Strip of three Roman bronze coins (asses)


British Museum

British Museum

The ancient city of Rome was huge by any standards - approaching one million inhabitants by the late first century BC. Coins were in constant use and the demand for them was high. But the mint was severely limited in its output by the technology available - that of striking coins by hand. While modern mechanised mints can produce billions of coins a year, ancient mints struck each coin with the blow of a hammer, making production relatively slow and laborious.Because of this, the mints were often unable to produce enough low-value bronze coins, which were needed in larger quantities than the more valuable silver or gold coins. To speed up the process, coin blanks were sometimes cast in strips, like this rare example, and then struck in quick succession, before being separated into individual coins. This was an ancient attempt at mass-production to supply one of the world's first urbanised consumer societies with money. These bronze coins, known as asses, were made in the name of the Roman Republican moneyer Lucius Calpurnius Piso Frugi.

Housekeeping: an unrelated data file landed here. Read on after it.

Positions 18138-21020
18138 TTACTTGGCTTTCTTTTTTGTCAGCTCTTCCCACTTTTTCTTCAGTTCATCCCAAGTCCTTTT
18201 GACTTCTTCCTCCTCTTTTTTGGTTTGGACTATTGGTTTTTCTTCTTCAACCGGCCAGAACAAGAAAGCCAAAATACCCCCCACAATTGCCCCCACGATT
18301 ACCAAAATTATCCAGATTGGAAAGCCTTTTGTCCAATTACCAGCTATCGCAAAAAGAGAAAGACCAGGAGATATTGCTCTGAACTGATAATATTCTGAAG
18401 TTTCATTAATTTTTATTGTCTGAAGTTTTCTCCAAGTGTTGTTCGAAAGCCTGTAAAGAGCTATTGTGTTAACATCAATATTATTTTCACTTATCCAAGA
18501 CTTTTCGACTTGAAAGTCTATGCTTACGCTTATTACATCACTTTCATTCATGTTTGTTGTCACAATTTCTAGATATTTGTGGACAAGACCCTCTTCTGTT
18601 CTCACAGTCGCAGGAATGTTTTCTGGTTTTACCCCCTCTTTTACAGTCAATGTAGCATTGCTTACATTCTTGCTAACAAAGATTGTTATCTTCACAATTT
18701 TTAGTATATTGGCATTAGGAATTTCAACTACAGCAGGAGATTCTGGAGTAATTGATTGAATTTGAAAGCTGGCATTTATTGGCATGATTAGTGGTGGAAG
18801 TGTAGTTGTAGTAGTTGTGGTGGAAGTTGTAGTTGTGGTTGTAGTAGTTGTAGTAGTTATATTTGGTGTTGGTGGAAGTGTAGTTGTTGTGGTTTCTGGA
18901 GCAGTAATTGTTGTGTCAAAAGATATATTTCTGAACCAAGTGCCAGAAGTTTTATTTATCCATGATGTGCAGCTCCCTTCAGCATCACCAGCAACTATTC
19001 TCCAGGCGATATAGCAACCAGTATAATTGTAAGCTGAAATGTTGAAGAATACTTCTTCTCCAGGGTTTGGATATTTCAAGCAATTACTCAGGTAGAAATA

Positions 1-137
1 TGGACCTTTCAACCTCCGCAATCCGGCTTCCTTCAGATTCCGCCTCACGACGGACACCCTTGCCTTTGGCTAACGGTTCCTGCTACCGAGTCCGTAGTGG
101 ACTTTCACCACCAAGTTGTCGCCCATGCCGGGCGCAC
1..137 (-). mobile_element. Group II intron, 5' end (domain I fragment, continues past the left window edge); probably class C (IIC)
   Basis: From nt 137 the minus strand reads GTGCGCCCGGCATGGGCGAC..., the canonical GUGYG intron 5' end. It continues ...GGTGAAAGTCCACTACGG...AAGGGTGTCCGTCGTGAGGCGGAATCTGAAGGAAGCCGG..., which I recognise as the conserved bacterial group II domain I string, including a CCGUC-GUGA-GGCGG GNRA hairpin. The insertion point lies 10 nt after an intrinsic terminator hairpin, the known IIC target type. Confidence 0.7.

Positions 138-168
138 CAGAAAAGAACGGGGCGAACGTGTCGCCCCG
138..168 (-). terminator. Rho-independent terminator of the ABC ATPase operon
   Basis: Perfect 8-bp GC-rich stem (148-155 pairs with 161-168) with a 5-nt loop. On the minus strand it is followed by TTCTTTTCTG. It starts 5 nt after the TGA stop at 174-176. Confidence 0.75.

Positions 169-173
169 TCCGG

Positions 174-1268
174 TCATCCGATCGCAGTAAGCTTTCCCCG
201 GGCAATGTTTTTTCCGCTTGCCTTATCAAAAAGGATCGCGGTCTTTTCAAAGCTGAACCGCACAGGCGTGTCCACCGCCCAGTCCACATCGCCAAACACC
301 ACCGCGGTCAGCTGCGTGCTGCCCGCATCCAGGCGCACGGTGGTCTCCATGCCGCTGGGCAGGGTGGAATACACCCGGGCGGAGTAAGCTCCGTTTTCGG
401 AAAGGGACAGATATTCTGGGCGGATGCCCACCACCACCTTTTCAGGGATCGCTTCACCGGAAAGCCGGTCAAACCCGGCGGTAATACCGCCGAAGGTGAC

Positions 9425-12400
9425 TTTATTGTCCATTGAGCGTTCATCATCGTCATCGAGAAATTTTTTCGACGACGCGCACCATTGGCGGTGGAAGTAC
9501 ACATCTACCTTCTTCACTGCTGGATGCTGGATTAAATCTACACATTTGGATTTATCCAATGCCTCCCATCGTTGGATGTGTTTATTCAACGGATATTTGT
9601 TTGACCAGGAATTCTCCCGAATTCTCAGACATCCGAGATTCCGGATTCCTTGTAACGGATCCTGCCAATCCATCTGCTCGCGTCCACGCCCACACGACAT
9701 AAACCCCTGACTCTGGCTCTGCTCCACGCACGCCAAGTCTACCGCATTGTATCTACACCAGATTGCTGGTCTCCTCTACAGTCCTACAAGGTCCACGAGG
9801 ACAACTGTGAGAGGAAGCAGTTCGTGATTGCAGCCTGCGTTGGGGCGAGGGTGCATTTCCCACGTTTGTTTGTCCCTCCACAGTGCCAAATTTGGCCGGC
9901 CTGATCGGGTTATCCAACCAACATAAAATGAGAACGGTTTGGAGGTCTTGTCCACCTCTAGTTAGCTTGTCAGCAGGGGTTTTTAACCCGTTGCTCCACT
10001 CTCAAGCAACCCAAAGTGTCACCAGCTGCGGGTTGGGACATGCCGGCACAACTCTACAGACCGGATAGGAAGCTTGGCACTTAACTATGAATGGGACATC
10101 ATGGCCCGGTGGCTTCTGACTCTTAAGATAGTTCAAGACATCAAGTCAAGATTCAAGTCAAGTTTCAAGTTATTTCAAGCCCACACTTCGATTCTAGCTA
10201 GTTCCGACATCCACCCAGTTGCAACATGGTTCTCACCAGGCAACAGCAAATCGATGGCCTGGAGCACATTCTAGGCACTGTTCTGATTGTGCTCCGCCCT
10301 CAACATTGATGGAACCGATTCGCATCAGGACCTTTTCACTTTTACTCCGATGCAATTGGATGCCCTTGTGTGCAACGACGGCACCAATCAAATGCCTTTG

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  • Title: Strip of three Roman bronze coins (asses)
  • Date Created: -90/-90
  • Physical Dimensions: Weight: 35.92g
  • External Link: British Museum collection online
  • Subject: classical deity; boat/ship
  • Registration number: R.5032
  • Production place: Minted in Rome
  • Period/culture: Roman Republican
  • Material: copper alloy
  • Copyright: Photo: © Trustees of the British Museum
  • Authority: Moneyer Calpurnius Piso Frugi, L